Remembering Aaron Swartz, who died on this day, a victim of the copyright system

On this day in 2013, Aaron Swartz died by his own hand, at the age of 26. His short but full life as a hacker and activist is summed up well on Wikipedia – one of the many projects he was involved with. It is widely believed that Swartz hanged himself because he faced the …

How the financialisation of music could lead to demands for perpetual copyright

Back in October, this blog noted the huge amounts of money pouring into music copyrights, largely driven by the global rise of online streaming. Since then, that trend has continued, most notably with Bruce Springsteen’s sale of his recordings and songwriting catalogue to Sony, for a rumoured $550 million. As we pointed out in the …

It took a 15-year fight to be allowed to use an existing DRM exception: who still thinks copyright is fair?

In his Walled Culture interview, Cory Doctorow explains cogently why Digital Rights Management (DRM) is such a disaster. It’s also pointless: DRM can always be broken, and once there is one unprotected copy out on the Internet, the material with DRM effectively become an inferior, hobbled version. The copyright companies reacted to this fact in …

Public Domain Day is here again: it should be an occasion for condemnation, not celebration

Once copyright’s walls come down, creative material enters the public domain. It is free for all to use, modify and build upon. It is part of the matrix from which future creativity springs. One of the best places to explore it and its importance is the Center for the Study of the Public Domain at …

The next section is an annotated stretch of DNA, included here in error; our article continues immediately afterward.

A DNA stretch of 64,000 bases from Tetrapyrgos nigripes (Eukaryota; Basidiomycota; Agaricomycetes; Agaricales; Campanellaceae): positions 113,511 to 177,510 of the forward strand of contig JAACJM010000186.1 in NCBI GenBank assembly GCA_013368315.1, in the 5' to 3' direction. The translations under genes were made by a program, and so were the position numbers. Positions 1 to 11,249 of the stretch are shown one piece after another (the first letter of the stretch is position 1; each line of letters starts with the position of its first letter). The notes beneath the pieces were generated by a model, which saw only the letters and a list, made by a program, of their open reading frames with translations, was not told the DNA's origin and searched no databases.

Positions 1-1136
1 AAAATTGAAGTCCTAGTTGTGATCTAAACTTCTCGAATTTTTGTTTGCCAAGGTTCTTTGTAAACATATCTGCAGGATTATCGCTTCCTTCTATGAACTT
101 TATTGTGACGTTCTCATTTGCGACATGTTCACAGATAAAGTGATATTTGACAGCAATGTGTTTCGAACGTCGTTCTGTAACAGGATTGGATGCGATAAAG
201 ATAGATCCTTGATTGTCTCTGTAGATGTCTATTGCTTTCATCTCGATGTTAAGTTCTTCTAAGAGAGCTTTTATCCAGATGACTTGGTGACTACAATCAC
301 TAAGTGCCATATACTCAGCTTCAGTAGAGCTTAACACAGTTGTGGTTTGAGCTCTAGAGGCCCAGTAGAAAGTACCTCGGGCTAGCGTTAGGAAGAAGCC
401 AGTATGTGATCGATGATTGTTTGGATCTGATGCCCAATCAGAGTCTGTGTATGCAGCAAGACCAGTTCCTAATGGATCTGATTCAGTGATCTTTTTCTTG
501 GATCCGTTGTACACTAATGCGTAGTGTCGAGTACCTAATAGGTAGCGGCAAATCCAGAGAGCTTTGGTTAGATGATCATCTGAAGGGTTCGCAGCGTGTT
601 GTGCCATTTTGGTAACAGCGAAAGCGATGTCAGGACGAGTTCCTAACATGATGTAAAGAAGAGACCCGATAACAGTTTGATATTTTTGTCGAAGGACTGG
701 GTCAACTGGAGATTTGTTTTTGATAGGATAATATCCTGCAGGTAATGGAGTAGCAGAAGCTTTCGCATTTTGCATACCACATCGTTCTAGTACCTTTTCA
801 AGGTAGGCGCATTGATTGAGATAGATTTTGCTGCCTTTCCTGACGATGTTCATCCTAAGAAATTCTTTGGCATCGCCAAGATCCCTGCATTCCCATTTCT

Why environmental non-governmental organizations – and everyone else – should go green (open access)

Open access (OA) – making academic research freely available to all – seems self-evidently a great idea. It’s good for the public, which gains access to work it has funded, and it’s good for researchers, as knowledge about their research reaches a far wider audience than it would trapped behind a publisher’s paywall. Open access …

US publishers sue to stop a new law requiring them to offer ebooks at a “reasonable” price to libraries

Yohanna Anderson has just written eloquently about ebook price-gouging by publishers. As she notes, this is not just a UK problem, but affects many countries around the world. In the US, the situation is so serious that various states there have proposed legislation that requires publishers to license ebooks on “reasonable terms”. A post on …

The copyright industry wants everything filtered as it is uploaded; here’s why that will be a disaster

The history of copyright can be seen as one of increasing control by companies over what ordinary people can do with material created by others. For the online world, the endgame is where copyright holders get to check and approve every single file that is uploaded, with the power to block anything they regard as …

A few companies dominate the music market; meet the rising giant that could beat them all: Spotify

Back in September, a blog post noted that Universal Music Group (UMG) regarded streaming as key to its future. Investors agreed, pushing the company’s valuation to 45 billion euros (over $50 billion) when it made its IPO. If streaming is good for UMG, it will be even better for the company that re-invented the idea: …